Put Your Name in the Hat

The terrifying and exhilarating ride of showing up for ourselves and others.

Put Your Name in the Hat

A few weeks ago, I went to the Moth - a live storytelling event - in San Francisco.

It was terrifying. And it was beautiful.

I went with three people - two of whom I’d never met in person. We’ve been in an online story community for a few years and this was the first time we were getting together in person to tell our stories. The idea started small - one person suggested it, another said it would be fun to meet up, and then all of a sudden we were all preparing stories of our own. We met online in the weeks leading up to the Moth honing our stories together and re-committing to telling them on stage if we got chosen. 

On the day of, I was full of confidence and nerves and excitement and fear. Upon arriving with my newly met friends, I boldly filled out the form and threw my name into the hat (in actuality, a bag) before I could change my mind.

But as soon as the event started, I was terrified. Terrified every 7 minutes I’d get called up to tell my story. Each time the emcee picked a name out of the bag, I'd grab the hands of my storytelling friends and we'd hold tight until she read the name out loud. We all exhaled loudly when our names weren't read. For two hours, I felt like I was on a roller coaster - and I hate roller coasters.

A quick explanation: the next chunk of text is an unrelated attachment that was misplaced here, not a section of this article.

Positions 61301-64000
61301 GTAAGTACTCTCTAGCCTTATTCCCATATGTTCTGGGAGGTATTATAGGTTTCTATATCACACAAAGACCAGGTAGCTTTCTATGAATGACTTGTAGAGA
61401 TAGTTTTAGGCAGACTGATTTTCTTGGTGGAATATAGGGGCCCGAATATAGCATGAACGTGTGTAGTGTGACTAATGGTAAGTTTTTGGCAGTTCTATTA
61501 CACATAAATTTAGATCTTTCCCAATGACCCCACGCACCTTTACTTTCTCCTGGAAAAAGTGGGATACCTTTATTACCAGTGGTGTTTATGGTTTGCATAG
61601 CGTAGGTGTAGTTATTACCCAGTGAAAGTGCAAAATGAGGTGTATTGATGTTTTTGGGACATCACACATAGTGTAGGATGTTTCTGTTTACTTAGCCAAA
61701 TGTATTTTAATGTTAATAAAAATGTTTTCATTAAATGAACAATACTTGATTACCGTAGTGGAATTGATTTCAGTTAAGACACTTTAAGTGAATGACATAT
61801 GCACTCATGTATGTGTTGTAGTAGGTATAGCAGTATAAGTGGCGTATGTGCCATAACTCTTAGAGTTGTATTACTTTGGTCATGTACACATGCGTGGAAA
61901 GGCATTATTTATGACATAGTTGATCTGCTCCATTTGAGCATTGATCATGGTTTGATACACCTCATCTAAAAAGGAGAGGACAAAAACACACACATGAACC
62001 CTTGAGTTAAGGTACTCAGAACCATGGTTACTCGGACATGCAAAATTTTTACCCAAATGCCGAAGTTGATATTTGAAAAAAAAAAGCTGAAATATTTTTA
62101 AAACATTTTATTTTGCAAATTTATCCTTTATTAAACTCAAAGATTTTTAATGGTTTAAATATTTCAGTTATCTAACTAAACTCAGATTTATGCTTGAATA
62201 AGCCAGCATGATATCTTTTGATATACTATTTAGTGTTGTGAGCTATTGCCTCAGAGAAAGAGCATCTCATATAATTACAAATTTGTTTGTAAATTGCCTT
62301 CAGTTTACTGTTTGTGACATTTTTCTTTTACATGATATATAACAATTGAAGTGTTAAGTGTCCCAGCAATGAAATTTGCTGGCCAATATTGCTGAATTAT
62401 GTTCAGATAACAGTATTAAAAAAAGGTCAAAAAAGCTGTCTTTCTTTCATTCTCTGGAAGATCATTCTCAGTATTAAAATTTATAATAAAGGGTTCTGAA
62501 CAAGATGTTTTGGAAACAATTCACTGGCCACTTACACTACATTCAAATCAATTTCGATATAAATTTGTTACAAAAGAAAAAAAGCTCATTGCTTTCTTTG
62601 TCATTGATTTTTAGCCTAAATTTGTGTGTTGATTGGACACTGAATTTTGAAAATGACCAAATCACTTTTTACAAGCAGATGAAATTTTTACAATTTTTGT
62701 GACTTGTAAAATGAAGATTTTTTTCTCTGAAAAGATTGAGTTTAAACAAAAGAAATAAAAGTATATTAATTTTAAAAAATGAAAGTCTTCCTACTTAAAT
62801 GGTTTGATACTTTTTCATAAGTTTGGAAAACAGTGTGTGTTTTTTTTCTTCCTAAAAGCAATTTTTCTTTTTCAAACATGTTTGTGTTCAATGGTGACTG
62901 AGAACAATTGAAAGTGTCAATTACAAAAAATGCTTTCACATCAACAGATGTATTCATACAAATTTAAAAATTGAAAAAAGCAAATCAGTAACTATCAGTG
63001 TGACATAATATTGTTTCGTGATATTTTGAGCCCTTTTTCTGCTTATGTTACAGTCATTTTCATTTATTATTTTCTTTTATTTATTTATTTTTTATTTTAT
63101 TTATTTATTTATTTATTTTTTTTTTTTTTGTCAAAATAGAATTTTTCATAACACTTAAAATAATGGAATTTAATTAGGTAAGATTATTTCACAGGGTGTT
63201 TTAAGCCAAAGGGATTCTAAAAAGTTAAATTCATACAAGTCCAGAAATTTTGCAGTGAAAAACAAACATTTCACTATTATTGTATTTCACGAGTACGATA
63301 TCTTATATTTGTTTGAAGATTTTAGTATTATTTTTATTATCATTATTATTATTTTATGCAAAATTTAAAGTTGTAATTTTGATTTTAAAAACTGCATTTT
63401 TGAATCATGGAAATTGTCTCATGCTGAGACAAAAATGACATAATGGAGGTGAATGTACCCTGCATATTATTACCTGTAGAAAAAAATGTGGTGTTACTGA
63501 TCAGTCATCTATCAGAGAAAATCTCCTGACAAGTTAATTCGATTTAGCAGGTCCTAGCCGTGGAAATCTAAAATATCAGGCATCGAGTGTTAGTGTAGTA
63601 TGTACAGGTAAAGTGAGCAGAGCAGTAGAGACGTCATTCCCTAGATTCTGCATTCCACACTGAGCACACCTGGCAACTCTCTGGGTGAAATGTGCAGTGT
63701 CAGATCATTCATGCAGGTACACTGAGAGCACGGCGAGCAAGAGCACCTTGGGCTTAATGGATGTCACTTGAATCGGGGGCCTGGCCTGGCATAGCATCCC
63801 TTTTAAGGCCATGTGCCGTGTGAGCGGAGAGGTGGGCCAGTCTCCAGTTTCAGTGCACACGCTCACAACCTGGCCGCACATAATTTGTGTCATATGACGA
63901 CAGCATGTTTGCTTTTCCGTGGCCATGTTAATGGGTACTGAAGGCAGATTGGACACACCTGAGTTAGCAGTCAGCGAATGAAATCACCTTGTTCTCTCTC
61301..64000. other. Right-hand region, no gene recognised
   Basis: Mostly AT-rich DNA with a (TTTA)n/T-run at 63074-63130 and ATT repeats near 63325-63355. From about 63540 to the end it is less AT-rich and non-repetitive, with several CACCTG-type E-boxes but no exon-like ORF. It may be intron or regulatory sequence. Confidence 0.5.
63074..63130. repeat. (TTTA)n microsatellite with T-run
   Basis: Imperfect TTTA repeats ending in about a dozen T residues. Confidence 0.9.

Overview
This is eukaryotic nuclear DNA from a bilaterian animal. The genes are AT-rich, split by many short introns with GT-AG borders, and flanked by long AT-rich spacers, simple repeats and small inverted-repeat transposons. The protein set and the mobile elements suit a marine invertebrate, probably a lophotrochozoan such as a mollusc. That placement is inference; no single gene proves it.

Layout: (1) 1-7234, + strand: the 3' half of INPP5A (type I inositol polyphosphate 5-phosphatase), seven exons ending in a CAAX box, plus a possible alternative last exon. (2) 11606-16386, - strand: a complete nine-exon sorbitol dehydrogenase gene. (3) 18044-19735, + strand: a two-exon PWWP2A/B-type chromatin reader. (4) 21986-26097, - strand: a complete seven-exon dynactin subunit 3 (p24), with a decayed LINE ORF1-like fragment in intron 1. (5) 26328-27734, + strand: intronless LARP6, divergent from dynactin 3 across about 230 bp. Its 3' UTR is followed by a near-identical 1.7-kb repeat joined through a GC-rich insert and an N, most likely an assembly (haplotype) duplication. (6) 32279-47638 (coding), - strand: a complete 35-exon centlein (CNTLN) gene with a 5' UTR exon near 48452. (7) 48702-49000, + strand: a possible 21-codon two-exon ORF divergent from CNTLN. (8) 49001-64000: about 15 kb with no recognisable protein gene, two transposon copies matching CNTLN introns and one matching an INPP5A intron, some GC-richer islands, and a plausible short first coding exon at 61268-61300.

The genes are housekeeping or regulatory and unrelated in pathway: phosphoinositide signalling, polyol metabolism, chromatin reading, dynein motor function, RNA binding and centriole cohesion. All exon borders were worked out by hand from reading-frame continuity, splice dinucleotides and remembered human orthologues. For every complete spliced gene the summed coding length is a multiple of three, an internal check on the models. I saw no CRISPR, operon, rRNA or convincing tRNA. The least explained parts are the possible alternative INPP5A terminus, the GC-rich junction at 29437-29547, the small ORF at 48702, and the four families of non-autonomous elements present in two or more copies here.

In the end, I wasn’t chosen. For all kinds of reasons, I was relieved.

But I realized as I walked to my car, after saying goodbye to my group, that the point wasn’t getting onto the stage. The point was in developing, growing, stretching.

Throwing my name in forced me to show up.

To myself.

To my stories, to my ideas.

I would never have taken that leap without being pushed. And I wouldn’t have learned what I did - about myself, about what my stories are for - had I not leapt.

But more importantly - and most interestingly - throwing my name in the hat forced me to show up to others:

To the generous people in my story telling group.

To the brave people on the stage sharing their stories.

To the enthusiastic people in the audience cheering us all on.

I was bowled over by the generosity, the camaraderie, the support and love in that room - and among my storytelling community leading up to that event. And I was stunned by, and deeply grateful for, what became possible - for me, for all of us - because of it.

Turns out, showing up is both terrifying and beautiful. That's what makes it so powerful.

Story buddies: Sabah, April, Michael and I sharing a moment on stage.

PS. Here's the story I prepared.